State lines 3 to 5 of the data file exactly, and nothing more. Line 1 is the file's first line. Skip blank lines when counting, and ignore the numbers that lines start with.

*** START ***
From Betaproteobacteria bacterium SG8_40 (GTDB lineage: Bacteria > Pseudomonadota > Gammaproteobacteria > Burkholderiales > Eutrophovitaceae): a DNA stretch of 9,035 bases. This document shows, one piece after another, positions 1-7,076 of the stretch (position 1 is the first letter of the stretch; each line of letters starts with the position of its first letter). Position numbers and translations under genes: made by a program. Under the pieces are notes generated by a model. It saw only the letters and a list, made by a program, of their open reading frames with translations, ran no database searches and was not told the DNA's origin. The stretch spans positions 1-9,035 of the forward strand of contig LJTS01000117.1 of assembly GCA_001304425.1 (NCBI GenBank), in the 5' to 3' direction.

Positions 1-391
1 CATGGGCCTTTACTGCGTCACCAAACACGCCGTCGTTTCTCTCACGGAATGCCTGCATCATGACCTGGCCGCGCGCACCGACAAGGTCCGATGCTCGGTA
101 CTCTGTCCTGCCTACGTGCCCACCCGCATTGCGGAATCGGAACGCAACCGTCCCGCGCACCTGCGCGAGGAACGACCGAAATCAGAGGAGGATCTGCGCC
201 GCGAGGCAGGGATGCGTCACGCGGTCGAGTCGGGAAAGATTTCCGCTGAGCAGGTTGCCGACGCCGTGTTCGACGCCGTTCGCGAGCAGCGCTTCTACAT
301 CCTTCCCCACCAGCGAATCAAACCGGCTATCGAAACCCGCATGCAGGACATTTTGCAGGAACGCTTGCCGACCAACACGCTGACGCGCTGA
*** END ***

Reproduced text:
1 CATGGGCCTTTACTGCGTCACCAAACACGCCGTCGTTTCTCTCACGGAATGCCTGCATCATGACCTGGCCGCGCGCACCGACAAGGTCCGATGCTCGGTA
101 CTCTGTCCTGCCTACGTGCCCACCCGCATTGCGGAATCGGAACGCAACCGTCCCGCGCACCTGCGCGAGGAACGACCGAAATCAGAGGAGGATCTGCGCC
201 GCGAGGCAGGGATGCGTCACGCGGTCGAGTCGGGAAAGATTTCCGCTGAGCAGGTTGCCGACGCCGTGTTCGACGCCGTTCGCGAGCAGCGCTTCTACAT